A SECRET FAIRY GODMOTHER
By Ruth Navarra-Mayo
Editor, Junior Inquirer
“More of that. My apo liked it,” she would say about an issue of Junior Inquirer
that she appreciated. Sometimes, when she was impressed with a project, but which I would hesitate to do again due to the cost, she would say, “How much will you need ba? If you need the budget, you can take it from mine.”
She was a problem solver, a secret fairy godmother to our section.
Personally, she represented a sense of security. I liked hearing her voice in the newsroom. It made me feel that someone was in control, someone I could trust. And yes, that feeling of awe that I was working with a woman who helped shape our nation never left me.
A Superwoman, an officemate called her. She was that and so much more. She was always an inspiration. An example of courage and grace. She was loved. Dearly.
It was a privilege and an honor to have worked in Inquirer under her watch. My heart is still broken.
(READ: Growing up with LJM)
THREE NIGHTS WITH LJM
By Vaughn Alviar
Editorial Production Assistant
I’ve worked with Ma’am Letty Jimenez- Magsanoc that many nights for Page One, and on one of them I remember her telling me, “Hindi pa ba tapos ’yan?”
I was reading an article for the second edition, and the editor in chief had one rule: When she’s finished placing her corrections, everyone else should be finished, too.
She just trusted that the editors passed already clean copies, I guess. Or, maybe, she trusted that the EPAs read the articles well before the first edition went to press.
Sometimes—well, most of the time—we didn’t read well enough, but LJM trusts—trusted—us, anyway.
I do not think she knew my name. I can only hope she recognized my face because, when I “resigned,” she looked at me, as if to register my face in her mind, and said, “Sayang naman, hindi pa tayo close.”
She’s one of the reasons the INQUIRER is the best newspaper in the world, in the universe, rather.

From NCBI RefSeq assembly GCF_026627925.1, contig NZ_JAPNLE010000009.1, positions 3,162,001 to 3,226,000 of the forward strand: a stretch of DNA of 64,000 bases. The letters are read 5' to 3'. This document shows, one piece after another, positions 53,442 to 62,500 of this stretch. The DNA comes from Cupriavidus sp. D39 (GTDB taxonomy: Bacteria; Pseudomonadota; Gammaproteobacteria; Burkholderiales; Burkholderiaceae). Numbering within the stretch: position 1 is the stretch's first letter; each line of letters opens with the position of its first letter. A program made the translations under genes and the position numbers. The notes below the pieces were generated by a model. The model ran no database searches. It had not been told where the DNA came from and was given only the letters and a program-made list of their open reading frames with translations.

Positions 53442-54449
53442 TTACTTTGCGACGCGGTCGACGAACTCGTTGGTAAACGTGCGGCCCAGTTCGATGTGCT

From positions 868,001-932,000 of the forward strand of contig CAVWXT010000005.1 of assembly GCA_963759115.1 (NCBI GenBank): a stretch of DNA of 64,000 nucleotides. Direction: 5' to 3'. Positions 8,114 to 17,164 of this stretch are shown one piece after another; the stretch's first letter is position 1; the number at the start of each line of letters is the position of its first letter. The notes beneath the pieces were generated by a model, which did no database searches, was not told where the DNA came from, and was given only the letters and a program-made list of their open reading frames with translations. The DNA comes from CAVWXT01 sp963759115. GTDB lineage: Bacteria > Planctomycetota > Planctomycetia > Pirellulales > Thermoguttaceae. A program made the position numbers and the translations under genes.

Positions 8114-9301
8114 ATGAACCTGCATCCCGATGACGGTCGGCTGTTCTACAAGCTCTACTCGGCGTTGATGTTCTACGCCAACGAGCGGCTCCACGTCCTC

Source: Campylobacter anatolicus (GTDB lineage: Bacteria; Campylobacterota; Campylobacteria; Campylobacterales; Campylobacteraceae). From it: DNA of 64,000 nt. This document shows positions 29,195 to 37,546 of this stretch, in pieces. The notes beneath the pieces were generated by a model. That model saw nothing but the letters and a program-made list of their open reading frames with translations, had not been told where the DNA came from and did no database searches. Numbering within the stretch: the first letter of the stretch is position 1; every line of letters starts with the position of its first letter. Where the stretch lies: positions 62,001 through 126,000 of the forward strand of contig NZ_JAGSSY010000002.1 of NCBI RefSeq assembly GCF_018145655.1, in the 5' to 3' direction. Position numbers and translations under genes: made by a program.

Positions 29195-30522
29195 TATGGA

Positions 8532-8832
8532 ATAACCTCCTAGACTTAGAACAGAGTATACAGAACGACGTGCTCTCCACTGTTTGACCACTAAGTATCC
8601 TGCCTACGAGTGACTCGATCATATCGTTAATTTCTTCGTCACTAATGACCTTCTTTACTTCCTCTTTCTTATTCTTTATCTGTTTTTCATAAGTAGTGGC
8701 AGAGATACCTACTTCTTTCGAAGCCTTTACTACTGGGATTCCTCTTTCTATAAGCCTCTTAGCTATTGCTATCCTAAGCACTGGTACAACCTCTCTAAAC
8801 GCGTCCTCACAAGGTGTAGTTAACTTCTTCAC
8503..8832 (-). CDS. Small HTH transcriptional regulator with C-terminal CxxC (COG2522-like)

Bye, LJM. Rest in peace. Sayang naman, hindi pa tayo close.
(READ: LJM: EVER GRACIOUS AND GENEROUS)
THE REAL ‘MISS UNIVERSE’
By Armin Adina
Desk Editor, Libre
Ikaw ang tunay na “Miss Universe” ng malayang pamamahayag sa Pilipinas. Maraming salamat sa pagkilos upang makamit natin ang kalayaan, at pagbabantay upang mapanatili ito. Mahal ka namin. I miss you already.
(READ: THE GREATEST COMPLIMENT I COULD EVER RECEIVE)
LOOKING FOR LAUGHTER
By Tatin Yang
As someone who fell into writing for a newspaper by accident, I sometimes feel like I’m still living along the fringes of journalism, plodding along, knowing I still have so much to learn.
Such was LJM’s omniscience; she would have kind words and praise even for contributors like me—she knew my name even though we had never been formally introduced, and would talk about the latest article I had turned in during the rare occasions when our paths would cross.
Instead of shushing us when our laughter reached ear-piercing decibels, she encouraged it, and even looked for it when beating deadlines would leave us mute.
Everyone remarked how her death was so sudden. When a legend dies, no one will ever be prepared.
Only LJM’s body gave up, but the ideals, passion and indelible spirit that was LJM will continue to live on in the many lives she has touched.
(READ: DANCING WITH THE EDITOR IN CHIEF)
‘TRY AGAIN, PEN’
By Penelope Endozo
Editorial Production Assistant
“Why don’t you write again? Why don’t you try again, Pen?” our editor in chief asked in a brief conversation at a chance encounter. My heart sinks now, knowing it would be our last talk outside the daily grind, more so because I never had the chance to give her an honest answer.
Farewell, Ma’am Letty Jimenez-Magsanoc. The newsroom—or rather, the whole of Inquirer—will never be the same without you. You have always been an inspiration. You have always believed in us. May we be worthy of that trust to carry on what you have started. May you rest in peace.